Reading Ecclesiastes with a senior citizen group was a deep experience. Together with a group of folks who have lived long years and seen much along the way, I discovered Ecclesiastes as that sort of deep wisdom that only becomes clear after you have lived a bit.
While the world of “Downton Abbey: A New Era” may seem distant from our time, we find its varied narrative threads speaking to us as the characters learn to live in the present, deal with the past, and enter the future.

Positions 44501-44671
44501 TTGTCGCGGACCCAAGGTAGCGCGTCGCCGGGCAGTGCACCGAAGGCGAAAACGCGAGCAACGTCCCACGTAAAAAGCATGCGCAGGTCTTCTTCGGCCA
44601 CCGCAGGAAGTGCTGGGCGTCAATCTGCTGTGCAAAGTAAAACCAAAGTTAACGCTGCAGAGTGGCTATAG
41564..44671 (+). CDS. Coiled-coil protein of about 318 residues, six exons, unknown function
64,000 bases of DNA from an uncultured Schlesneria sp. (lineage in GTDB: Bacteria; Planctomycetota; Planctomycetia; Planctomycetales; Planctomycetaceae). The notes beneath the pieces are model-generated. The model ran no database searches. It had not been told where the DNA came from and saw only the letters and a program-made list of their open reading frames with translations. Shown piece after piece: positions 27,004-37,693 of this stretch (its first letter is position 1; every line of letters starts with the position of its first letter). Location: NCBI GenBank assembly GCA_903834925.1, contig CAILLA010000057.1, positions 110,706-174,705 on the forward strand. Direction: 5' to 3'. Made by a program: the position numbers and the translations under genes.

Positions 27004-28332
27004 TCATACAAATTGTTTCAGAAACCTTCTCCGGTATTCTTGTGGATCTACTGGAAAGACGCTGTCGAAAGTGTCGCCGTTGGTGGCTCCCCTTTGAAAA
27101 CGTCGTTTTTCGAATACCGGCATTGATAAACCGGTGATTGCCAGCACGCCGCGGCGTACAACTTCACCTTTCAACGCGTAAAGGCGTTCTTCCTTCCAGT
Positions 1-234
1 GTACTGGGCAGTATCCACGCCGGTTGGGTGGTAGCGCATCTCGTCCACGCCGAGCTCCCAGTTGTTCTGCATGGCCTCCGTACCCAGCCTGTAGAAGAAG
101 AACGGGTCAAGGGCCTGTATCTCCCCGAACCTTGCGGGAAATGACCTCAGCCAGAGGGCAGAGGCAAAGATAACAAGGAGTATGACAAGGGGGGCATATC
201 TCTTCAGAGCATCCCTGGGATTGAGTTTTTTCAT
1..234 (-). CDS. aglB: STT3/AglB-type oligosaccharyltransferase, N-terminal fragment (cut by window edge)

This year at Pentecost, we may gather in person, hybrid or online only, but we can affirm that God is good, Christ’s gospel fuels us, and the Spirit of God (whether we like it or not) is bringing us into new challenges and a hope-filled future.
While the Batman mythology revolves around demented yet broken villains bedeviling Gotham streets and frequently the nightmares of its populace, this film by Matt Reeves sets up interesting questions about recovering from trauma and learning to live in a way that works more toward tikkun olam, the repairing of the world, more than meeting violence only with more violence.
Idle tales and brokenhearted disciples gave way to the cries of “He is risen!” and “I believe!”